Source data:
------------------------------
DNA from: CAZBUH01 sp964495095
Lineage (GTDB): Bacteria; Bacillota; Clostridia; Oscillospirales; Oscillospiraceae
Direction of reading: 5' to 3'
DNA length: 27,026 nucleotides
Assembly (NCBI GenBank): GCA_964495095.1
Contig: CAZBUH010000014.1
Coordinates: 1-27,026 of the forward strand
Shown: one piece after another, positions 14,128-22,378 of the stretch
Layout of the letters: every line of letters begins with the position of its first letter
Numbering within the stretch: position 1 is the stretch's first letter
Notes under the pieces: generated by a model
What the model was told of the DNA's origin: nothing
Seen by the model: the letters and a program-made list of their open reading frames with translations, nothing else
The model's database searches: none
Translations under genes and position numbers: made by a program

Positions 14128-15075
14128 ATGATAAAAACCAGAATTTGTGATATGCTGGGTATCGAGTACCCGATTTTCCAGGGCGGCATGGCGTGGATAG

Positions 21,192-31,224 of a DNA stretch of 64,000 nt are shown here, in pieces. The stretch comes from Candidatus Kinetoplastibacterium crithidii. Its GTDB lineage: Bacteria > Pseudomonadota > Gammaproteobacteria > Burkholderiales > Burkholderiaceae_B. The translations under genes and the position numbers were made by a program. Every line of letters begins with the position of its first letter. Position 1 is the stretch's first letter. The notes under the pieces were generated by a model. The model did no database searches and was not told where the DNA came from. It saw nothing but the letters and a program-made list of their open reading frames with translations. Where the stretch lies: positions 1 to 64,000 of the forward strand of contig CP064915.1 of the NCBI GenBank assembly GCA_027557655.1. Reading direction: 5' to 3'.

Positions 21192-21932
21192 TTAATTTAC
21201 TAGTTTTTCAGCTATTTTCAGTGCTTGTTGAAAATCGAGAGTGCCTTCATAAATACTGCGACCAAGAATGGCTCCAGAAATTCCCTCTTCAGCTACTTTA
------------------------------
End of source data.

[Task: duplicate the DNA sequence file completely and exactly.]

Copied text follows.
DNA from: CAZBUH01 sp964495095
Lineage (GTDB): Bacteria; Bacillota; Clostridia; Oscillospirales; Oscillospiraceae
Direction of reading: 5' to 3'
DNA length: 27,026 nucleotides
Assembly (NCBI GenBank): GCA_964495095.1
Contig: CAZBUH010000014.1
Coordinates: 1-27,026 of the forward strand
Shown: one piece after another, positions 14,128-22,378 of the stretch
Layout of the letters: every line of letters begins with the position of its first letter
Numbering within the stretch: position 1 is the stretch's first letter
Notes under the pieces: generated by a model
What the model was told of the DNA's origin: nothing
Seen by the model: the letters and a program-made list of their open reading frames with translations, nothing else
The model's database searches: none
Translations under genes and position numbers: made by a program

Positions 14128-15075
14128 ATGATAAAAACCAGAATTTGTGATATGCTGGGTATCGAGTACCCGATTTTCCAGGGCGGCATGGCGTGGATAG

Positions 21,192-31,224 of a DNA stretch of 64,000 nt are shown here, in pieces. The stretch comes from Candidatus Kinetoplastibacterium crithidii. Its GTDB lineage: Bacteria > Pseudomonadota > Gammaproteobacteria > Burkholderiales > Burkholderiaceae_B. The translations under genes and the position numbers were made by a program. Every line of letters begins with the position of its first letter. Position 1 is the stretch's first letter. The notes under the pieces were generated by a model. The model did no database searches and was not told where the DNA came from. It saw nothing but the letters and a program-made list of their open reading frames with translations. Where the stretch lies: positions 1 to 64,000 of the forward strand of contig CP064915.1 of the NCBI GenBank assembly GCA_027557655.1. Reading direction: 5' to 3'.

Positions 21192-21932
21192 TTAATTTAC
21201 TAGTTTTTCAGCTATTTTCAGTGCTTGTTGAAAATCGAGAGTGCCTTCATAAATACTGCGACCAAGAATGGCTCCAGAAATTCCCTCTTCAGCTACTTTA